When you’re writing a script, how do you come up with compelling scenes? Is there a formula to follow?
In Story, Robert McKee breaks down how stories function and uses this theory to explain how you can write a gripping story—filled with compelling scenes. The book is intended for screenwriters, but its principles apply to any kind of storytelling.
Continue reading to learn how to write a scene in a script, and discover why this method is so impactful.
How to Write a Scene in a Script
McKee shares his advice on how to write a scene in a script. To create a scene that’s true to life, he says, you must create realistic beats. To do this, McKee recommends that you place your characters in a situation, then dive deep into your imagination to discover what you believe each character would authentically be thinking and feeling in that situation. Write down what action that character would honestly take.
Next, to make sure each beat advances your story, examine your scene objectively and imagine what could realistically happen that is the opposite of what your protagonist expects. Write this down, then return to the protagonist’s point of view and imagine their next move. Repeat until you reach a value change that marks the end of the scene. McKee asserts that this repeated oscillation between subjective and objective points of view is the key to writing compelling scenes.
|McKee’s Process Fits the Way We Think|
McKee’s scene-writing process makes sense when you consider how our brains work. In A Mind for Numbers, Barbara Oakley explains that throughout the day, your brain naturally switches between two modes of thinking: focused-mode thinking, when you concentrate on executing a logical task; and diffuse-mode thinking, when you relax and let your mind wander. Oakley claims that the most effective way to solve a problem is to alternate between these two modes, taking a break from an intense logical task whenever you feel like you’re getting stuck.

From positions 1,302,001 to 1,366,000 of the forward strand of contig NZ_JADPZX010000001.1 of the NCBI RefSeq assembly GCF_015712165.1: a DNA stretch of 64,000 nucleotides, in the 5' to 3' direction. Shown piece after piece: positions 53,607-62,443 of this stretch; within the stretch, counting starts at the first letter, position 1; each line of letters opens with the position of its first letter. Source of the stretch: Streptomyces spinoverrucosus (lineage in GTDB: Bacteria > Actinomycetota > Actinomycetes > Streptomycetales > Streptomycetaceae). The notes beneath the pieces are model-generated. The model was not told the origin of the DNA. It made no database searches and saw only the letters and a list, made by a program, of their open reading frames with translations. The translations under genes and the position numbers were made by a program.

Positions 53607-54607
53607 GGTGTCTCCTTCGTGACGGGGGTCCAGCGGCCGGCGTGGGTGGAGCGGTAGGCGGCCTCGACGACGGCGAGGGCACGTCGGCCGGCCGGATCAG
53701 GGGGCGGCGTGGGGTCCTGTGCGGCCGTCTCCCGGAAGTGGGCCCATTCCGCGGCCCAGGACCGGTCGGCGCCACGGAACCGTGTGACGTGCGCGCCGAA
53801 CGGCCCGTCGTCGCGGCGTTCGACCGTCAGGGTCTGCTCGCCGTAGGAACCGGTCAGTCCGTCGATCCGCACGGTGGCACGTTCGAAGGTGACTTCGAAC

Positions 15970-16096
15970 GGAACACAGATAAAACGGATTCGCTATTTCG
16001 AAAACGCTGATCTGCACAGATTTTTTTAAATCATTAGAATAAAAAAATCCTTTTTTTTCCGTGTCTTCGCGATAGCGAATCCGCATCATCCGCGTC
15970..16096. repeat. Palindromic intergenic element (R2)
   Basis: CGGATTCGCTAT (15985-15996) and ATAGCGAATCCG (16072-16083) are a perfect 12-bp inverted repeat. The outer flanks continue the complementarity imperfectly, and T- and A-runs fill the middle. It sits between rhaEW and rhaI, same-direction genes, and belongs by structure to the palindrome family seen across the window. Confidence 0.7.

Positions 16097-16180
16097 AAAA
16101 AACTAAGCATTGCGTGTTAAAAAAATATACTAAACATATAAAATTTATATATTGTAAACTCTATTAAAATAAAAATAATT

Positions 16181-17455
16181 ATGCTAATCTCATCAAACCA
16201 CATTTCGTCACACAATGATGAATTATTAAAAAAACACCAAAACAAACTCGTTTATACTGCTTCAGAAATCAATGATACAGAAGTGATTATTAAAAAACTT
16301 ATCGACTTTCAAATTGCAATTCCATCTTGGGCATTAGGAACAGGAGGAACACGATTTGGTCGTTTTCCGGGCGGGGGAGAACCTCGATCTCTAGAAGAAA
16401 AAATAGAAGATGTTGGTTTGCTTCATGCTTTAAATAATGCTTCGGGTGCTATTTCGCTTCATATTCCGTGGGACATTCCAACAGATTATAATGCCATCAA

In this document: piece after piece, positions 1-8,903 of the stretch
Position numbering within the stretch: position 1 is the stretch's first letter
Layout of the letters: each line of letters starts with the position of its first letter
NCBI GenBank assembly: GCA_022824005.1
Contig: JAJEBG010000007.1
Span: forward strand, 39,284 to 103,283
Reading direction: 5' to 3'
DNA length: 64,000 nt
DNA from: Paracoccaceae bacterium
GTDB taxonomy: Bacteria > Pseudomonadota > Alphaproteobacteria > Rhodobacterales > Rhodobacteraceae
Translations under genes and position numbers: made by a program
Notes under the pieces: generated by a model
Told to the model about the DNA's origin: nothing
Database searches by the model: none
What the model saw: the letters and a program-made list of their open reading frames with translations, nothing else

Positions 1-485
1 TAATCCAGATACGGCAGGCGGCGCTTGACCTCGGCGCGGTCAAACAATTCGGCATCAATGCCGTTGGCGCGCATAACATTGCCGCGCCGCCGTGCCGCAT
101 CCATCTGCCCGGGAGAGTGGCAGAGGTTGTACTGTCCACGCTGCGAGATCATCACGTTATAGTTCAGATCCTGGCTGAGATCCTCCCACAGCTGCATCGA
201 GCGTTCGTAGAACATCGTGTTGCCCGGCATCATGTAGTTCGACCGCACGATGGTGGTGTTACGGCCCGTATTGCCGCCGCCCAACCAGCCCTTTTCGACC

Arguably, McKee’s scene-writing process is effective in part because it forces you to constantly switch between these two modes of thought. It’s primarily a diffuse-mode activity—you imagine what it would feel like to be someone else and record whatever feels natural. Then, you switch to focused mode and determine what the next unexpected story beat could be. Because you’re constantly switching into diffuse mode, where it feels like there are no wrong answers, you’ll be less likely to feel stuck than if you were to constantly be racking your brain for the next logical plot event.
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Like what you just read? Read the rest of the world's best book summary and analysis of Robert McKee's "Story" at Shortform.
Here's what you'll find in our full Story summary:
- A guide for screenwriters on how to write a gripping story
- How to engage an audience on an emotional and intellectual level
- The three-step process for how to write a story